Traditionally, games have portrayed military and special ops characters as being unrealistically proficient. Part of the reason for this is to distance video games from reality while still drawing in players by emulating logical assumptions based on real occurrences - if it makes sense that Aerosol + Bullet = Xplosion, then the entertainment industry will embrace that.
Shooting stances are a major part of these perceived violent scenarios. If the hero looks like a pro holding a gun...well, we've already taken that turn back there at Logic Street. Splinter Cell: Conviction took this concept a little farther and tried to incorporate something more real and unique than any other game has show so far: the C.A.R. (Center Axis Relock) stance. Did it succeed in impressing an action game fan and sport shooter? Let’s explore.
First, a little bit of history...
Michael Madsen as Mr. Blonde demonstrates 'point shooting' in Reservoir Dogs
Classically, the U.S. Army and allied nations taught a method of self-defense called “point shooting”, which is almost as simple as shooting gets. The shooter can either fire from the hip, or stretch their shooting hand out at the target as best they can while hammering away at the trigger. It’s a bit frantic and really only effective in really close quarters. Since the aiming vector of a short-barreled firearm changes drastically with only a little bit of wrist movement, point shooting was taught as a last resort...and still is, in fact.
Tom Cruise as Vincent demonstrates the 'isosceles stance' while on his back in Collateral
A little more stable is the “isosceles stance”, or as the overcompensating elitists like myself call it: the Lady Grip. It consists of holding the pistol out in front and locking your elbows - literally an isosceles triangle when viewed from overhead. This stance will ensure a good aiming platform...but in a combat situation it lacks freedom of movement.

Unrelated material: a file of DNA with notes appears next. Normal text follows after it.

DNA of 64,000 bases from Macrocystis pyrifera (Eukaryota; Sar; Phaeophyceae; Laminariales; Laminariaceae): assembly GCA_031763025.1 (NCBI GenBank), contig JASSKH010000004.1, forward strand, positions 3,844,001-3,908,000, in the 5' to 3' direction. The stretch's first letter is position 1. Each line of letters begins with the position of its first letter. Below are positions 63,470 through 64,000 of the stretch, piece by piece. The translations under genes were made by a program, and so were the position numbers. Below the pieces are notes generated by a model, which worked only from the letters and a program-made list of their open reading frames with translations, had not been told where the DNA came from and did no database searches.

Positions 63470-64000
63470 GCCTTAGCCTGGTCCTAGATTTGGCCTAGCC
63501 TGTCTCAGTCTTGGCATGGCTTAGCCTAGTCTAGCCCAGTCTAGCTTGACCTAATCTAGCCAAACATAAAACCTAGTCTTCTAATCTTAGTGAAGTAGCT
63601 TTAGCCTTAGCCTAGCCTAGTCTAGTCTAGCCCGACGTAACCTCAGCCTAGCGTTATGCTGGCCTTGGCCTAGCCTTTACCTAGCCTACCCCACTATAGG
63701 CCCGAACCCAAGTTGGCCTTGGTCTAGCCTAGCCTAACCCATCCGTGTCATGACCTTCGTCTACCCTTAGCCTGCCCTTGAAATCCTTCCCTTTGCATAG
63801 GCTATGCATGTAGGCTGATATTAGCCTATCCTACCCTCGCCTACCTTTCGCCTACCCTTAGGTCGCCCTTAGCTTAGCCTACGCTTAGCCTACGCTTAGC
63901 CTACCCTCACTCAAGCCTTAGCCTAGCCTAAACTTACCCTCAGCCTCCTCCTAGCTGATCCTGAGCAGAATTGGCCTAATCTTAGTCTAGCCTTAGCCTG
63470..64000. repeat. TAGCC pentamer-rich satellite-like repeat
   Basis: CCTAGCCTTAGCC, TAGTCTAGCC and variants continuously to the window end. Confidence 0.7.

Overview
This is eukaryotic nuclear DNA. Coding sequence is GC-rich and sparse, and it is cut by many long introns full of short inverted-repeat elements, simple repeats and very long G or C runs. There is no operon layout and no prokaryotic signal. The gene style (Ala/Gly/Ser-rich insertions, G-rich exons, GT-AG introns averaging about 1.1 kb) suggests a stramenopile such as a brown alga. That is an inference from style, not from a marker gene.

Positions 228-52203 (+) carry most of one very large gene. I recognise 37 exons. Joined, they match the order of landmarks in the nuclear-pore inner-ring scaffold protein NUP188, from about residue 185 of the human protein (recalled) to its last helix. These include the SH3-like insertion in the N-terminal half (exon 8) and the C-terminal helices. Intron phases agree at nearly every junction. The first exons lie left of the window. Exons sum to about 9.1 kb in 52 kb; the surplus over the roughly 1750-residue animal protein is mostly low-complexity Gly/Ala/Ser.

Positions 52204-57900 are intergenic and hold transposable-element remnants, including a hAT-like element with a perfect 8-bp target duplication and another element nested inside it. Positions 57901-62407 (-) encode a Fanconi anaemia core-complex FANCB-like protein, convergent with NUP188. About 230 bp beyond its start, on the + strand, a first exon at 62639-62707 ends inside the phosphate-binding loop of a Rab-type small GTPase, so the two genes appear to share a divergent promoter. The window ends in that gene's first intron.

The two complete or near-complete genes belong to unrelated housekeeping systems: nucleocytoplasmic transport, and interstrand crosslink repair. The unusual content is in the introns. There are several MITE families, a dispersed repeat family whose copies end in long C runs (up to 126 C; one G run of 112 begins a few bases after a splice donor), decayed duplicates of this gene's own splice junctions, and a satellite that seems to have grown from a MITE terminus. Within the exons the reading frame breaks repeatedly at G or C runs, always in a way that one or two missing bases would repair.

Jeffrey Donovan as Michael Westen demonstrates the 'Weaver stance' in Burn Notice
In 1959, however, a competitive pistol shooter named Jack Weaver developed what became known as simply the “Weaver stance”. This two-handed style of aiming - in which the strong arm is extended as far as possible, while the weak arm provides support and backward tension - departed from wild-west speed drawing and focused more on getting bullets to the target more precisely. It also helped with recoil management, which was an issue among carriers of semi-automatic pistols (.45 caliber being the most common, which has a real bear kick compared to .38 caliber service revolvers). Weaver style is very popular now, especially among those trained with firearms. So familiar is it with film fans, gamers, and shooters alike that it has spawned a one-handed style and other variations with keep the aiming arm extended and bent.